Select Committee on European Union Written Evidence

Memorandum by the Internet Watch Foundation (IWF)

  The Internet Watch Foundation (IWF) is an independent organisation funded by the UK Internet Service Providers (ISPs), which works to an agenda agreed with the Department of Trade and Industry and the Home Office.

  IWF's primary roles since its launch in 1996 are:

    —  Operation of a public hotline to receive reports of illegal content, primarily child pornography, which are actioned by "notification and take down" procedures with ISPs and forwarding intelligence to the national Criminal Intelligence Service (NCIS) for police action.

    —  Encouraging the development of labelling and filtering techniques that allow responsible adults to restrict children's access to content, which might be harmful to them.

  Following a review of our performance by the relevant departments, we have added an education and awareness role which seeks to promote safe use of the Internet, especially by children.

  Details of IWF's operations, constitution and remit are available on its website at

  IWF does not address e-commerce directly, but its operations and experience are relevant to this inquiry in a number of ways. We offer the following written observations on the questions as listed, and would be happy to provide oral evidence to expand them.

  1.  Public trust in the medium is an important underpinning to the growth of connections and participation in the Internet, which in turn promotes continued growth in e-commerce. The ability to demonstrate that criminal activity on the Net can be traced and dealt with by industry and law enforcement working in co-operation, as illustrated by co-regulation activities of the IWF, helps to build confidence to enter the Internet environment. Similarly providing effective means for responsible adults to provide a safe environment for children to learn from and enjoy the Internet experience at home and at school is important to creating a competitive workforce for the information age.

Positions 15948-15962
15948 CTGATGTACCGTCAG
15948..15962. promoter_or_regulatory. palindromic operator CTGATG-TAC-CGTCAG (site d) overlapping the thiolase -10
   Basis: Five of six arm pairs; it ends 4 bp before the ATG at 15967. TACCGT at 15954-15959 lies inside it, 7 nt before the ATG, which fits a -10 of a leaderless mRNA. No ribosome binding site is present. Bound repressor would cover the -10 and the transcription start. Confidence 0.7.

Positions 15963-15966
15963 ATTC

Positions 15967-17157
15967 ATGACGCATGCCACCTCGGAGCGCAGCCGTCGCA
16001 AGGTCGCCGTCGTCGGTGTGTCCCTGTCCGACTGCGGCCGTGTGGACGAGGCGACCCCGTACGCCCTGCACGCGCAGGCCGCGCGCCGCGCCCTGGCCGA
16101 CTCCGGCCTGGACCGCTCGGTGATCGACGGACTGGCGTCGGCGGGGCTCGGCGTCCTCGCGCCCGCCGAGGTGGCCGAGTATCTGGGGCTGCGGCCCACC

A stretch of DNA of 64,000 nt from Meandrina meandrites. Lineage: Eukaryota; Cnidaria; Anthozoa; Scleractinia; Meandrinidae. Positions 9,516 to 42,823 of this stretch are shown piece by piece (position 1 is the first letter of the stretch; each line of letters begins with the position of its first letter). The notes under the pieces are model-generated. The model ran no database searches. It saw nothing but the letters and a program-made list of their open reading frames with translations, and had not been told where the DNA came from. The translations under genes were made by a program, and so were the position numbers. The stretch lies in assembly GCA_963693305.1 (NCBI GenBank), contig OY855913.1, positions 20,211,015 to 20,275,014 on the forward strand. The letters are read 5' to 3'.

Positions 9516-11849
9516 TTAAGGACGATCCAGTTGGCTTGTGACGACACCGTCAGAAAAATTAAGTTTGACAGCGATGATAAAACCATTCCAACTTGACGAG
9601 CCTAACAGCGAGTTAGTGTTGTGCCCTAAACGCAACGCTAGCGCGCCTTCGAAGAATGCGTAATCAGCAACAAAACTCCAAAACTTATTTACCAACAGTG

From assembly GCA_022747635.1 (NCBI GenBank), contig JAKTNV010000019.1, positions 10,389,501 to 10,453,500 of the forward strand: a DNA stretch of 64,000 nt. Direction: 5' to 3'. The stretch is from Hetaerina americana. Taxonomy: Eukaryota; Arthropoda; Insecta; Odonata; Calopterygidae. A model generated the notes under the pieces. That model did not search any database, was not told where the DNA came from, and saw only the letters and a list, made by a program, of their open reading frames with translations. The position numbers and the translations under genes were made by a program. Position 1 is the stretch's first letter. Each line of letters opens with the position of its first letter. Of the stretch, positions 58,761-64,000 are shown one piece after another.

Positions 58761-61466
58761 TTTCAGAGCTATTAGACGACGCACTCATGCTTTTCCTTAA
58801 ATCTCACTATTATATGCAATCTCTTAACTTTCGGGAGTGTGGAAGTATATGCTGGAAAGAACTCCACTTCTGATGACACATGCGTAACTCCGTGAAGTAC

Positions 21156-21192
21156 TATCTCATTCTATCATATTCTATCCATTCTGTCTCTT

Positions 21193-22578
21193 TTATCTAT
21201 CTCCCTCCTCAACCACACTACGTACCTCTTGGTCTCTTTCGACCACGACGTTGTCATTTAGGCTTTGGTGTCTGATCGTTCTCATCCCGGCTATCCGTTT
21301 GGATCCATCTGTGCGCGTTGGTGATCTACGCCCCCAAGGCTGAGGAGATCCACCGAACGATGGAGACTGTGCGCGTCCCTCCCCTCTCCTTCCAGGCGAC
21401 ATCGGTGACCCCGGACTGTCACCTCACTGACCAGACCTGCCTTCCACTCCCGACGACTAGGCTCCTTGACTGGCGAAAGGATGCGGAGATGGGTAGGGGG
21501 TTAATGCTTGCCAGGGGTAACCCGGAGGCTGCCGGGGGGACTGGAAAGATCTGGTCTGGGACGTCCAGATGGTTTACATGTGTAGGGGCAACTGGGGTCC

This aspect of trust was encapsulated in the comment of the E-Envoy, Alex Allan, on the recent re-launch of IWF: "I am delighted to support the re-launch of the Internet Watch Foundation. The work of the IWF is essential if we are to encourage people to trust the technology—and trust is an essential pillar of e-commerce. The IWF is also a shining example of co-regulation—which I see as a basic foundation for making the UK the best place in the world for e-commerce."

  We hope that the Committee will similarly endorse our role in this area.

  2.  We do not have direct experience of "e-Europe: An Information Society for All", but have closely participated in the earlier and parallel development of European Union policies on illegal and harmful content, now being implemented through the "Action Plan for Promoting Safer Use of the Internet."

  In terms of the confidence building referred to above, we believe that this action plan is well founded and offers a comprehensive and effective way forward in addressing content issues. IWF is a founding member, and first president, of the INHOPE association of European hotlines, which now includes Germany, France, Holland, Austria and Ireland with associates in the USA, Australia and Norway.

  IWF is about to publish its findings from the INCORE (Internet Content Rating for Europe) project, a preparatory activity to the Action Plan funded by the European Commission (EC), which examines the feasibility of an internationally acceptable self-labelling and filtering system ( We are also a partner in the Internet Content Rating Association (ICRA), an international consortium registered in the UK, which is contracting with the EC to deliver such a system within the next 18 months.